Crowley Global Ship Management Fined $248,500 by EPA for Alleged Clean Water Act Violations at Sea

Crowley Global Ship Management Fined $248,500 by EPA for Alleged Clean Water Act Violations at SeaSource: Daderot, CC0, via Wikimedia Commons
Eric Tanaka
Published on February 12, 2024

The U.S. Environmental Protection Agency (EPA) has struck a deal with Crowley Global Ship Management, fining the shipping behemoth $248,500 for allegedly dirty dealings on the high seas. The company is accused of fumbling with the Clean Water Act by letting untreated ballast water flow freely from two of its vessels, raising the specter of environmental hazards.

According to information released by the EPA, Crowley's Ocean Grand and the Ocean Glory dropped the ball by discharging untreated ballast water 15 times between 2019 and 2020. The Ocean Grand was called out for releasing untreated water eight times and giving vessel inspections a miss in 2020 and 2021. That oversight has Crowley coughing up $111,250 in civil penalties.

The Ocean Glory didn’t fare much better with seven initial strikes for ditching untreated ballast water from May 2018 to September 2020, also failing to report post-treatment ballast water monitoring in December 2021. Skipped inspections in 2018, 2019, and again in 2021 sealed its fate to a $137,250 fine, adding weight to the company's financial burden.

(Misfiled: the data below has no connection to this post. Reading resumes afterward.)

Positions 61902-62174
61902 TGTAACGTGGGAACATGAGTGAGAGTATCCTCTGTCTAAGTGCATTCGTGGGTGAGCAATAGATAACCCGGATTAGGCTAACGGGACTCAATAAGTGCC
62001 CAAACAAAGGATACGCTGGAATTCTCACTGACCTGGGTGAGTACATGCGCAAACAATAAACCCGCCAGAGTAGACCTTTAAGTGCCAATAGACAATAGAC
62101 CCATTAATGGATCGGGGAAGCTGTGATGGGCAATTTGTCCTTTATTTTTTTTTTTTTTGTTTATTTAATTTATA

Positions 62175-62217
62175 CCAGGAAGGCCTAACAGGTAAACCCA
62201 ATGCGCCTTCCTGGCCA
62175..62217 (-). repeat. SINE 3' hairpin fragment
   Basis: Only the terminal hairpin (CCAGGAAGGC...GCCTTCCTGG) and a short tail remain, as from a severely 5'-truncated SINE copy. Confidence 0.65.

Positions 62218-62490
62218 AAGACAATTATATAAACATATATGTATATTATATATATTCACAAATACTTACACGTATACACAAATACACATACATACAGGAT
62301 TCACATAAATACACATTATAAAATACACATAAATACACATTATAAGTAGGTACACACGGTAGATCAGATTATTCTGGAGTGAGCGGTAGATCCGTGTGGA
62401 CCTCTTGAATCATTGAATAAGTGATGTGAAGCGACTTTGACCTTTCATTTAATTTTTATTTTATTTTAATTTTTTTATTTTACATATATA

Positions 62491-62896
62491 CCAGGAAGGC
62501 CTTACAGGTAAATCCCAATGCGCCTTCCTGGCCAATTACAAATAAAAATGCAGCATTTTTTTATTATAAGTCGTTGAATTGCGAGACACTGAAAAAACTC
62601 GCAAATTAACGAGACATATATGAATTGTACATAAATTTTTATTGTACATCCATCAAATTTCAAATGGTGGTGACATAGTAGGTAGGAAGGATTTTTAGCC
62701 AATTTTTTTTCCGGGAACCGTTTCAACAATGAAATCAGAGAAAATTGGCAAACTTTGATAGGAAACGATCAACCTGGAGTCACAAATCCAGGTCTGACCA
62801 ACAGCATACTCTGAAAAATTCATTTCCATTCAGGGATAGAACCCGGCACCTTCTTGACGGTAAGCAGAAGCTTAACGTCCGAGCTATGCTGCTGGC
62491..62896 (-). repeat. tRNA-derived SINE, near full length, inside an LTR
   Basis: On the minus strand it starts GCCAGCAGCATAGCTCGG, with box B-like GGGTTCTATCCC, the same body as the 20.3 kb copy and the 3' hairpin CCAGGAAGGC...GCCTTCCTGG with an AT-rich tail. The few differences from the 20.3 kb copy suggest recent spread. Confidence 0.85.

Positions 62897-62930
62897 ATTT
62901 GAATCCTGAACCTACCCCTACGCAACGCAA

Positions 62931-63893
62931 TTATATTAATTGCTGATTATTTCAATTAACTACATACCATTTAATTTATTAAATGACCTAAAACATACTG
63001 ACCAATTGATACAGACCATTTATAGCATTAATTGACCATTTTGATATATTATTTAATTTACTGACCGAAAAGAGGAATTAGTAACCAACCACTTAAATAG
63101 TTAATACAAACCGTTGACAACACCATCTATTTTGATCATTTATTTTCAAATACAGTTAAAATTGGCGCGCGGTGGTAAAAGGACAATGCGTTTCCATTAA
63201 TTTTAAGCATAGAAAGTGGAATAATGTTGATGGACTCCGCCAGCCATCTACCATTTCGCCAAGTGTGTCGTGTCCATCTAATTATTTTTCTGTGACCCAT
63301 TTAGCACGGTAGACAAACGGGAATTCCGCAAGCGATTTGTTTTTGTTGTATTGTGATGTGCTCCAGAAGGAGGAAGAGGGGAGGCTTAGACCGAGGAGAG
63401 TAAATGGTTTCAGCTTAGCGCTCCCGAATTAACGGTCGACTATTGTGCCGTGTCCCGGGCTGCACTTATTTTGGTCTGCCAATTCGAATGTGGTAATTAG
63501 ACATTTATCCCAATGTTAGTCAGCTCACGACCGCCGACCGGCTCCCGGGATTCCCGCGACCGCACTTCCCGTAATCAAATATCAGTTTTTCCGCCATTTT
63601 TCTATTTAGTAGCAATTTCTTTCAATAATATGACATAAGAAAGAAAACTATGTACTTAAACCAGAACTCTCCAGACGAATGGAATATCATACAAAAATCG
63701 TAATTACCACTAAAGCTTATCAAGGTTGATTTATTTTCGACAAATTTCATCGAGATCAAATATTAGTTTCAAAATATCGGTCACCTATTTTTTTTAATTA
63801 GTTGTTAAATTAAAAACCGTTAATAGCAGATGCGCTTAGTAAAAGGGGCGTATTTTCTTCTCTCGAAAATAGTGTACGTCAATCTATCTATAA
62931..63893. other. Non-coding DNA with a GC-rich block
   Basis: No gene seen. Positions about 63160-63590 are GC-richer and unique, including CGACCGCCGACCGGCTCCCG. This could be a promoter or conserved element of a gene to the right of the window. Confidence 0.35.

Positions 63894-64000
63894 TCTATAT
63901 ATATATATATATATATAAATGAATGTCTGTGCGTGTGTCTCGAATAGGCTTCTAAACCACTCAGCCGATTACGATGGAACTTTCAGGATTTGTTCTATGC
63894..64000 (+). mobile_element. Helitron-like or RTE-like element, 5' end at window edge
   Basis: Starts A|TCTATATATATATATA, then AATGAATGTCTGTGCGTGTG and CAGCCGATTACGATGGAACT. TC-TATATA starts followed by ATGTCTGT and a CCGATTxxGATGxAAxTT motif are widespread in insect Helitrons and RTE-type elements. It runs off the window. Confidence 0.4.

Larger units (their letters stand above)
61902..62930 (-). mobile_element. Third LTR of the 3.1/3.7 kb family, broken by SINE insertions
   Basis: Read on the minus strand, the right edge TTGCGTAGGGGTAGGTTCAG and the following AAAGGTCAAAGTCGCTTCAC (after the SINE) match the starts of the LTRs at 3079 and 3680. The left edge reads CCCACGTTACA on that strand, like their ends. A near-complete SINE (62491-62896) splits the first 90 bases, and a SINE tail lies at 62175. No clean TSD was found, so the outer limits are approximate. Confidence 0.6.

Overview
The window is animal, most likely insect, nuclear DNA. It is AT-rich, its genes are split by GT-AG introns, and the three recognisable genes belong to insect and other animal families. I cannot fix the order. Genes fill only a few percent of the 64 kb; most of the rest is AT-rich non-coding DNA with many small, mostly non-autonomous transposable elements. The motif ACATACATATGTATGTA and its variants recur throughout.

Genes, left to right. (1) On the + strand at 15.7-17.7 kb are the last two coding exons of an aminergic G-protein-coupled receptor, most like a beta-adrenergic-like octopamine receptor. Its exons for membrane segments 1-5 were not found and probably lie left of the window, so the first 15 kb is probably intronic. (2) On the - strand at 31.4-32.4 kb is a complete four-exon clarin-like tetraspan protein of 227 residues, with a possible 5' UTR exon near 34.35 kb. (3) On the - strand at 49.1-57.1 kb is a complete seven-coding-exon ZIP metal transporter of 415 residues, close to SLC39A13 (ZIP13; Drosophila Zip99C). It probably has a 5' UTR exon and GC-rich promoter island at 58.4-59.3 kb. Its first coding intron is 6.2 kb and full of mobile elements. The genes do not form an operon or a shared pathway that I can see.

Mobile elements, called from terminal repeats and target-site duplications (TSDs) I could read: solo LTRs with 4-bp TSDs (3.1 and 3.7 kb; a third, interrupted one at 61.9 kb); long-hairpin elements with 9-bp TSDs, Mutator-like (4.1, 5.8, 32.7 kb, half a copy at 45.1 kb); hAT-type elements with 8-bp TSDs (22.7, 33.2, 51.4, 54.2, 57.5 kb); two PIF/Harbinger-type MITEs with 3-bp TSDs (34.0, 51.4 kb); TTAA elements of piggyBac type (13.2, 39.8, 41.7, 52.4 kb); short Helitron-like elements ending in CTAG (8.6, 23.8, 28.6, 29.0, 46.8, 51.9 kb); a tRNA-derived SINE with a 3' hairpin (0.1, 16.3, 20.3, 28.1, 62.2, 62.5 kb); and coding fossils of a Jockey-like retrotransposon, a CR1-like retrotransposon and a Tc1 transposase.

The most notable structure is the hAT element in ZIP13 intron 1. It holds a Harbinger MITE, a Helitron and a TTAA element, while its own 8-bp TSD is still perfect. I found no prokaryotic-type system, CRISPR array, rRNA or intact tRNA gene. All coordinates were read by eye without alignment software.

"It’s a fundamental responsibility of ship owners and operators to properly manage what they discharge into our oceans," EPA Pacific Southwest Regional Administrator Martha Guzman issued a stern reminder. The Vessel General Permit, associated with these slip-ups, plays a crucial role in shielding our nation’s waterways from untamed pollution." Self-reporting is central to the Clean Water Act, and when companies like Crowley allegedly take liberties with protocols, they put the whole system at risk of contamination.

Infractions like these spotlight the crux of self-reporting — a mechanism meant to let ship owners ferret out and fix problems proactively. But, when companies drop the ball or outright ignore it, aquatic ecosystems suffer, and invasive species get a free ride to new homes where they thrive at the expense of local wildlife.

Crowley’s negotiation with the EPA is a tentative step toward accountability, pending a public commentary period for the next 30 days. Should the people wish to throw in their two cents or explore the gritty details of the Clean Water Act violations, they are encouraged to voice their opinions about the charges against the Ocean Grand and the Ocean Glory on the agency's website.